Just don't put a fat paddle edge guard on a Magic blade, that would just be silly.
If the purpose of the dimples is to reduce friction during catch and release, the dimples really should be on both sides of the blade, not just on the face of the blade, as the water rushes past both sides equally.  And if it really reduces friction, why not cover the bottom of the board with dimples, too?





If you are into the science of flow and friction, you will enjoy this scientific explanation posted by ehrawn on standupzone.com:
The text is easier to read in the comment section below, where I posted the same text again.

Here is a good illustration of what's happening with a golf ball.
http://www.aerospaceweb.org/question/aerodynamics/q0215.shtml


"Since the laminar boundary layer around the smooth sphere separates so rapidly, it creates a very large wake over the entire rear face. This large wake maximizes the region of low pressure and, therefore, results in the maximum difference in pressure between the front and rear faces."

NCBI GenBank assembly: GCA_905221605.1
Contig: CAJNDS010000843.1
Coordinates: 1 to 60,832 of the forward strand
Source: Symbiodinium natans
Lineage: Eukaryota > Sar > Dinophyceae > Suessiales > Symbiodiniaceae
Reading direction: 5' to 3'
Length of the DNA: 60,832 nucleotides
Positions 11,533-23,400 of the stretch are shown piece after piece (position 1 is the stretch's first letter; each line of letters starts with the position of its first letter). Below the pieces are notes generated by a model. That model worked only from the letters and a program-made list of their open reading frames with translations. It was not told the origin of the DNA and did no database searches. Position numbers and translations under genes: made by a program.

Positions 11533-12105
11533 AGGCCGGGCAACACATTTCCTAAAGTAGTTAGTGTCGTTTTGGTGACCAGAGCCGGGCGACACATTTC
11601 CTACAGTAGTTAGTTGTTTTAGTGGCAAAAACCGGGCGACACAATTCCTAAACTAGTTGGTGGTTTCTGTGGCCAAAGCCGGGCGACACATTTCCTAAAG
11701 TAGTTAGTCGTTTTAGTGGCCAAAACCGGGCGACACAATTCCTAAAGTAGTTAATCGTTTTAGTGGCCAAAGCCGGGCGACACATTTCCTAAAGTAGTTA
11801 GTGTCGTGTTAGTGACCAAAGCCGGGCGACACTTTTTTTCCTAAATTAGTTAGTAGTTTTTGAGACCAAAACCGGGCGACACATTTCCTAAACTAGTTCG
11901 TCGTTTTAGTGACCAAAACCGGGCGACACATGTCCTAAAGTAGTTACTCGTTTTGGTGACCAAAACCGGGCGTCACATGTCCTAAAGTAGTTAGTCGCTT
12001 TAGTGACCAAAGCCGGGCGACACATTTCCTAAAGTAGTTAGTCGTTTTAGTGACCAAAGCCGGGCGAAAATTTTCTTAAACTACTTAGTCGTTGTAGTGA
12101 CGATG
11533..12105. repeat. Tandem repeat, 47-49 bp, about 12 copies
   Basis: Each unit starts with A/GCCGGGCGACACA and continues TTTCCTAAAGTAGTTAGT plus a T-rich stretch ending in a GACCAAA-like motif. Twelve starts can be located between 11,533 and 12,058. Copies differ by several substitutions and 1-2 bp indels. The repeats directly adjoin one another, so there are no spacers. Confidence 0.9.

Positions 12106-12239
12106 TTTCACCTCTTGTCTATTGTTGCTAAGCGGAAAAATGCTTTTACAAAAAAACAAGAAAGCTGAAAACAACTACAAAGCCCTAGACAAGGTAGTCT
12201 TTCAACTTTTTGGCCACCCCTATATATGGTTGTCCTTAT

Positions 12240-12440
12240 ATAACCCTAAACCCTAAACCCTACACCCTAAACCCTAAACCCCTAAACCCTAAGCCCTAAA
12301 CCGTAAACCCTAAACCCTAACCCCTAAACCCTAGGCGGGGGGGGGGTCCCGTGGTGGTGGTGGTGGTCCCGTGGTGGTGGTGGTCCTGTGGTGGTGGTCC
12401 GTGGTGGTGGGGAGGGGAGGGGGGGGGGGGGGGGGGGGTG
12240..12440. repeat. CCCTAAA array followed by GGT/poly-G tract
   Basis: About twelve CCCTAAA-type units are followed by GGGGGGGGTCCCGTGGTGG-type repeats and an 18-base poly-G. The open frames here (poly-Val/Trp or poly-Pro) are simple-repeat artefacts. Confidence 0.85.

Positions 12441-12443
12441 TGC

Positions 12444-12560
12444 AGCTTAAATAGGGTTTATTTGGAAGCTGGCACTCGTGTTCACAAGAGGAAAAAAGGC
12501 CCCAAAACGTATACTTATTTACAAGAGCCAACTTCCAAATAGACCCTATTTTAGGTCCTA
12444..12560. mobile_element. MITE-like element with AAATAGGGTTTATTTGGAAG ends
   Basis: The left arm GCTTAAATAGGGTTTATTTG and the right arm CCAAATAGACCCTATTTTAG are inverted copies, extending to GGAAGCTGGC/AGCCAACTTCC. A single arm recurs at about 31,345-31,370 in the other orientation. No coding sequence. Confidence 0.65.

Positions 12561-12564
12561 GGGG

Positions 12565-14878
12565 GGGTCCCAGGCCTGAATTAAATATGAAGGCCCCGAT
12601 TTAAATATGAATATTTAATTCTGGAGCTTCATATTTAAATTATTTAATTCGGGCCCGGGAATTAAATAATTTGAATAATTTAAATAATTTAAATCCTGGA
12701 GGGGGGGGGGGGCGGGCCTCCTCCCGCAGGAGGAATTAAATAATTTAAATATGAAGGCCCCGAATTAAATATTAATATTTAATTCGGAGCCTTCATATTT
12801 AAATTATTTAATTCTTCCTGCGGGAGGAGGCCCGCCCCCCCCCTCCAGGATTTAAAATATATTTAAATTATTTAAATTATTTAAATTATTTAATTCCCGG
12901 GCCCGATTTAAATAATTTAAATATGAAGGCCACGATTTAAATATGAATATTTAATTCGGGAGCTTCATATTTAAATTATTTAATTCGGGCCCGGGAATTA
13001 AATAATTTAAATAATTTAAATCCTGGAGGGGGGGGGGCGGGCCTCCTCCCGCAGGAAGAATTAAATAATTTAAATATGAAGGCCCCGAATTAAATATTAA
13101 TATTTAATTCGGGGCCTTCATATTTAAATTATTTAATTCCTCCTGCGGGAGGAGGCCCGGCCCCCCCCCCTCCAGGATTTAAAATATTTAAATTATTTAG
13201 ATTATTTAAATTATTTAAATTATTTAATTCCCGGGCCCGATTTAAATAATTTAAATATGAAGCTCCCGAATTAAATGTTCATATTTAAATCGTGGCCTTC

In comparison, lets look a flat plate. First, perpendicular to the flow:
http://en.wikipedia.org/wiki/Drag_coefficient


"fluid approaching the object is brought to rest, building up stagnation pressure over the whole front surface." Negative pressure builds at the back because of the eddies that form along the edges which adds to the effective drag. The flow around the plate will be turbulent even at very low velocities.

But parallel to the flow:
http://www.roymech.co.uk/Related/Fluids/Fluids_Drag.html


You'll notice that there is no advantage to creating turbulent flow earlier on plate, like there was with the sphere. You won't get less wake or any other advantage because pressure drag is negligible to skin friction.

So lets talk numbers. Drag Coefficient depends on the Reynold's Number which is a function of velocity, but, common estimates for the drag coefficient of sphere is about 0.47. A flat plate perpendicular to the flow is about 1.17. A flat plate parallel in laminar flow is about 0.001, and in turbulent flow about 0.005. http://www.engineeringtoolbox.com/drag-coefficient-d_627.html